Later today, OPEC+ is set for a meeting to evaluate the state of the global market. And the outlook isn’t particularly inspiring for Oil bulls. Since bouncing out from under the $20/bbl in April, Brent Oil’s recovery has plateaued, even as it keeps its head above the psychologically-important $40/bbl line. Still, the MACD clearly points to waning momentum, with Oil prices having stuck to a sideways range since September. The FXTM Trader's Sentiments also appears rather evenly split, with 52 percent net long on this asset.
Likewise, Crude oil prices are seeing similar fortunes, drifting sideways, even as it consolidates around its 50-day simple moving average. Although the International Energy Agency estimates that the demand for oil worldwide has been restored to 94 percent of pre-pandemic levels, markets are clearly not convinced.
Recall back in April, OPEC and its allies had agreed to aggressively lower their collective output in order to rebalance global markets. From the 9.7 million barrels per day (bpd) that were removed starting May, those production cuts were set to be eased by about 3.9 million bpd at the start of 2021, which is in just 74 days. Their initial hopes that global demand would’ve recovered sufficiently by now to warrant restoring more Oil supply into the world has clearly been decimated by the pandemic’s refusal to go quietly into the night.
As the OPEC+ Joint Ministerial Monitoring Committee meet on Monday, the alliance will be under pressure to delay their supply ramp-up, given how the global economy is still faltering in its post-pandemic recovery.
The total number of Covid-19 cases is nearing the 40 million mark, and major Western economies are still, till this day, battling the coronavirus’s spread within their own borders. While eschewing the nationwide lockdowns that were commonplace during the first half of the year, more targeted restrictions still impede economic activity. With schools shut, work-from-home orders in place, and little allowance for social activities, such measures erode the world’s demand for Oil. Such persistent demand-side concerns ensure that the upside for Oil prices remain capped for the time being.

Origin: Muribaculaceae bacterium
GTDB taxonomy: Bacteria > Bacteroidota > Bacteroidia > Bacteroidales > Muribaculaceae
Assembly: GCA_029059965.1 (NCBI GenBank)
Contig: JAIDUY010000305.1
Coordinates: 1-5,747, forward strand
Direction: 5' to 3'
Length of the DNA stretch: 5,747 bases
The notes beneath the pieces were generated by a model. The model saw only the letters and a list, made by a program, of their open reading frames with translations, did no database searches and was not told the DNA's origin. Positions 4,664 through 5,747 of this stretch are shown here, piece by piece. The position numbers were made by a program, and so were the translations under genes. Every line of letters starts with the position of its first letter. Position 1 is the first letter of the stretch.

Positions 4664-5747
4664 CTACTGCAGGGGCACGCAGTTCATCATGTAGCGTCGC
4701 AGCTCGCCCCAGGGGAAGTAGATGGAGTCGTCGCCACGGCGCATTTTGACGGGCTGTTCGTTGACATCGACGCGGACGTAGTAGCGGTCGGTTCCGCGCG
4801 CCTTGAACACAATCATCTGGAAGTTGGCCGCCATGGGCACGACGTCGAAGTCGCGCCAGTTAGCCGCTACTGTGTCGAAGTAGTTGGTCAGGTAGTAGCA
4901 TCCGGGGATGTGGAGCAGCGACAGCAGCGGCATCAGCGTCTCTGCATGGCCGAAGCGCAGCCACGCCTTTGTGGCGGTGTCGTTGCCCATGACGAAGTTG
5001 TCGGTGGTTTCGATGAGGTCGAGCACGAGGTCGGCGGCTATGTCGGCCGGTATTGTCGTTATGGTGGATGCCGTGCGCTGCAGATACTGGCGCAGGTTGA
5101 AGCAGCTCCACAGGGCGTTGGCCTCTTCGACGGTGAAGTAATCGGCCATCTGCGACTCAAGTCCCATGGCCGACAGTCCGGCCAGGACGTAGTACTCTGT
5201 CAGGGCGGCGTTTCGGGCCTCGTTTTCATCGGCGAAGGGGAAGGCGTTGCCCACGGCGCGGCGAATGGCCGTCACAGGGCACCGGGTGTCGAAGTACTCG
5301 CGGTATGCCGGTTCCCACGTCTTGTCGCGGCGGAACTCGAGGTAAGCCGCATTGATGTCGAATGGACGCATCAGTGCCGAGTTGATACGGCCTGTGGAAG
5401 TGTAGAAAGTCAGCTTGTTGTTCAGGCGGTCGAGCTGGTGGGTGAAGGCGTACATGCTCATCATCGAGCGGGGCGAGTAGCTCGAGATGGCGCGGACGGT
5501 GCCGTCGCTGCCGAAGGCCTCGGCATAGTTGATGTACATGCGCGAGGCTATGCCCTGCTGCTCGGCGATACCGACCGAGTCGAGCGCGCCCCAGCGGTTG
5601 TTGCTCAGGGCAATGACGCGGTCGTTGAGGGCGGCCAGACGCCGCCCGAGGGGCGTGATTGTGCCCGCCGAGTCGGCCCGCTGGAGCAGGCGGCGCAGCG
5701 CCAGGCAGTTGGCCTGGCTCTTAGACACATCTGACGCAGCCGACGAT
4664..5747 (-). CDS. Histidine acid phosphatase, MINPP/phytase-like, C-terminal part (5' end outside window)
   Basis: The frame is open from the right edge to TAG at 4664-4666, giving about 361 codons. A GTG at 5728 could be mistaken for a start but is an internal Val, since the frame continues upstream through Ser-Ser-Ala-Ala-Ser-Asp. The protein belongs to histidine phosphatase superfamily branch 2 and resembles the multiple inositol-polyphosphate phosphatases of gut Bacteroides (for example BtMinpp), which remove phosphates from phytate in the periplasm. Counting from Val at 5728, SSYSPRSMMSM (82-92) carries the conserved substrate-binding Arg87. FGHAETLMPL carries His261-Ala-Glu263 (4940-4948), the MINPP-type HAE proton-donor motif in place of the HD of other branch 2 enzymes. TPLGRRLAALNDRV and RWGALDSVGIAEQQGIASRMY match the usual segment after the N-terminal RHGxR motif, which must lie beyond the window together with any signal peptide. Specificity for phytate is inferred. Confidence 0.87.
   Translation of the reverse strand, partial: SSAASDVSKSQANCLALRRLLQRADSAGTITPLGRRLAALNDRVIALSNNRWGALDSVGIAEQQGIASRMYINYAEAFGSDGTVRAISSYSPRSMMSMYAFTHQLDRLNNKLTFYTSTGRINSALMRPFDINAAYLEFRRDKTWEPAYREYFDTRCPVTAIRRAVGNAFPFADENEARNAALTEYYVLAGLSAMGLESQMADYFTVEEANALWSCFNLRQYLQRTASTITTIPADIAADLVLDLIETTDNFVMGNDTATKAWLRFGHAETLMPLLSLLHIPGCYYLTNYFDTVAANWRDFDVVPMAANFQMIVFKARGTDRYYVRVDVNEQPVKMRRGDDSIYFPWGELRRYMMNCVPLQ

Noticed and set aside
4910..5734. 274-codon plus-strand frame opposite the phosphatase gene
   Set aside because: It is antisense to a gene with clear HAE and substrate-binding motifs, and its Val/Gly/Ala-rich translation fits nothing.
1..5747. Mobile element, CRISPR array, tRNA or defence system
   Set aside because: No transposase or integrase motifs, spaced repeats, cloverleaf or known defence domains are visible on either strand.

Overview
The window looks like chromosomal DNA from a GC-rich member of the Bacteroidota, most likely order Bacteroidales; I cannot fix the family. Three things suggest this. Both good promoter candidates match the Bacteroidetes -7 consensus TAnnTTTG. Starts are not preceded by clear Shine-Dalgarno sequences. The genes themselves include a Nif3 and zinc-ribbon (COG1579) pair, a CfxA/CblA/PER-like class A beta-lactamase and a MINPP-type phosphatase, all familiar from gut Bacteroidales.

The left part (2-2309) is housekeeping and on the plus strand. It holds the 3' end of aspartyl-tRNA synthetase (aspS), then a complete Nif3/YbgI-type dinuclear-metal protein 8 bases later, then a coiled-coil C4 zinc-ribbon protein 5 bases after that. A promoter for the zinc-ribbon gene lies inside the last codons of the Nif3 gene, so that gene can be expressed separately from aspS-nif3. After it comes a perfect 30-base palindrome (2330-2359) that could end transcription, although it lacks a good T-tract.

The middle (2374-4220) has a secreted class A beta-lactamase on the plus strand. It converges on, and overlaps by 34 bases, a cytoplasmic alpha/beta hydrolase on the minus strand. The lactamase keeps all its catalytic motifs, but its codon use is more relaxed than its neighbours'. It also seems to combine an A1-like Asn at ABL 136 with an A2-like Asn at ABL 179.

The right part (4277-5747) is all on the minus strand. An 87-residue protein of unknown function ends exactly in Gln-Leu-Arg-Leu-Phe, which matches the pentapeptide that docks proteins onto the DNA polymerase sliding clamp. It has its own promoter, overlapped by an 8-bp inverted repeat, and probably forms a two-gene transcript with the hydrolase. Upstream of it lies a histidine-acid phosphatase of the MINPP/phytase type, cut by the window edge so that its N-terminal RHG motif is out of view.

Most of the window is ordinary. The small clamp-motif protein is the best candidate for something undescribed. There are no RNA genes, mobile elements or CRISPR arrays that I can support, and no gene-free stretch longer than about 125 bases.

At least China is a bright spark in the global economy. The world’s second largest economy grew by 4.9 percent in Q3, while its industrial production and retail sales for September exceeded market expectations. During its Golden Week holidays earlier this month, that were about 425 million trips made across China within a four-day period. However, more major economies need to follow China’s lead and keep the coronavirus in check, before Oil prices can see a sustainable lift.
Although no decision is expected out of OPEC+ until December 1, the signs are already there that this alliance of major Oil producers may have to keep their output levels suppressed for longer if they are to retain hope that prices can climb higher from current levels. Until there is a vaccine that can help speed up the global economic recovery, perhaps Oil bulls would be content sitting off to the sidelines in the interim.